Growing up, I knew my dad, Darien, was sick. I heard my parents talk about it but didn’t pay it any mind. When I was younger, he could drive, walk, and hear. As I got older, his health started declining, but that didn’t change our relationship one bit.
I was diagnosed with NF2 at age 25. I felt lost and confused; my life flashed before me. My mom told me that I was tested at birth and my family was told that I didn’t have the NF2 gene, so the diagnosis in my 20s was a complete shock! When my dad heard that I did in fact have NF2, he felt bad and somewhat heartbroken. He felt like he put this on me. When I saw how sad he got, I told him we are in this together! Our bond has gotten even closer, especially because we both see the same doctor at NYU. In a way, it comforts me to have someone to talk to about the occasional headaches and body pains and knowing that it will be okay.
Even though I don’t look ill on the outside, I do wish people understood better that I face many challenges every day. It’s hard to sit in a meeting at work and stay focused while my ears are ringing, or feeling pins and needles up and down my body, or the occasional arm and leg twitching or numb feeling that happens while eating or trying to write. People know that I have NF2 but I know they don’t understand it and how it affects me.
With my NF2, I have a small case of cataract in my left eye, which sometimes affects me when taking pictures. As a photographer, your eyes are basically the lens to that image you create. I have learned that I have to slow down and take my time when shooting, making time for my eyes to adjust. At the end of the day, though, my clients always tell me I exceeded their expectations.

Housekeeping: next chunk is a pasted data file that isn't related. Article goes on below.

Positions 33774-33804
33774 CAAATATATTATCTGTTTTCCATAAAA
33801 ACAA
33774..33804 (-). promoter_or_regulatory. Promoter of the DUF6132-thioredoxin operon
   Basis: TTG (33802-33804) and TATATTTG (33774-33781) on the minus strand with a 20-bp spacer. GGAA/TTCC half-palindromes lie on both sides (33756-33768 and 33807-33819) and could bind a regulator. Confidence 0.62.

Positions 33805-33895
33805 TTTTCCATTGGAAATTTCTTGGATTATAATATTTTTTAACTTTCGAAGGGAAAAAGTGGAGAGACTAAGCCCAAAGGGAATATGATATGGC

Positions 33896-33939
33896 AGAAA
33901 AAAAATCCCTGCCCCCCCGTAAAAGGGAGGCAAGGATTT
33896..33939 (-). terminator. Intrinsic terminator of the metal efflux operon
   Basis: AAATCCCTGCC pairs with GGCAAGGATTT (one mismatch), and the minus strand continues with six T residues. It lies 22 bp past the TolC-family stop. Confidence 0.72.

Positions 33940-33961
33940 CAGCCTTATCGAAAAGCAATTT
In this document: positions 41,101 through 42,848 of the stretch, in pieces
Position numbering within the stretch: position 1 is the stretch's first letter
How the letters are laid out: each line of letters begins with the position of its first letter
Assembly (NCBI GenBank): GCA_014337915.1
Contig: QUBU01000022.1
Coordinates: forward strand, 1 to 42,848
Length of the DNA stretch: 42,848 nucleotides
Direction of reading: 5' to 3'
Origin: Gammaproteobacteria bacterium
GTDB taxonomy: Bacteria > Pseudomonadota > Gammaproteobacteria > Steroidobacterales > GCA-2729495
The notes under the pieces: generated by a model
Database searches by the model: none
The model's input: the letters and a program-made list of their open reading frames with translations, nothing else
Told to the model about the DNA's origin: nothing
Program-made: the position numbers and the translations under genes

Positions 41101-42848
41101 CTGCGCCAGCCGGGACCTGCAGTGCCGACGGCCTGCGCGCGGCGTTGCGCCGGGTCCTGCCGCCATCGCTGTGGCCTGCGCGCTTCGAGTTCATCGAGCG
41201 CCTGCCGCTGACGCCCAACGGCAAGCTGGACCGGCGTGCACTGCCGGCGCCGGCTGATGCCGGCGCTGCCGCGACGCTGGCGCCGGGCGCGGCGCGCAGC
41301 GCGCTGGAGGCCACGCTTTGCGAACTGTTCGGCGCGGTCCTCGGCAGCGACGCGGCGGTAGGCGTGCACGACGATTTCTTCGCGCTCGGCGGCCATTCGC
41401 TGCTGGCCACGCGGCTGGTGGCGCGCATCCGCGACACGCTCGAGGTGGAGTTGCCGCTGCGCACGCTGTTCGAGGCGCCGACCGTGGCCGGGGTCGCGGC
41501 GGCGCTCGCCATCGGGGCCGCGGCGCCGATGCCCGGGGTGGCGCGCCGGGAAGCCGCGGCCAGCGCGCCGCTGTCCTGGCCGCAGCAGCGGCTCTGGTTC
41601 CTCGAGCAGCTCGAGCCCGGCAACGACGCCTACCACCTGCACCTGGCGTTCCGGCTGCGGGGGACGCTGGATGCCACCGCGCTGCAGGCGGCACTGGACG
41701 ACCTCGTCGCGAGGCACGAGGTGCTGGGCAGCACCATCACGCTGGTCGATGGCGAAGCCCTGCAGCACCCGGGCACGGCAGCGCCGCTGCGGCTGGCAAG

With that all being said, my greatest struggle in life is to stop stressing and feeling anxious about having another seizure. That first seizure is how I found out that I had a meningioma on my brain. Even though that was three years ago, I occasionally get flashbacks about that day and sometimes panic. I am still learning that through breathing and looking back at all the blessings God has brought me, it will be okay.
Sometimes there are good days and sometimes there are bad days, but it’s a matter of taking it one step at a time. Take NF on your journey with you! If you want to travel, then go! If you want to be a pilot, do it! Don’t let NF discourage you from your dreams. And definitely don’t let it hold you back!
Sequoyah Daniel, 28 years old, lives with neurofibromatosis type 2. She is a photographer and photo editor who lives in Brooklyn, NY. Her father, Darien, also lives with NF2.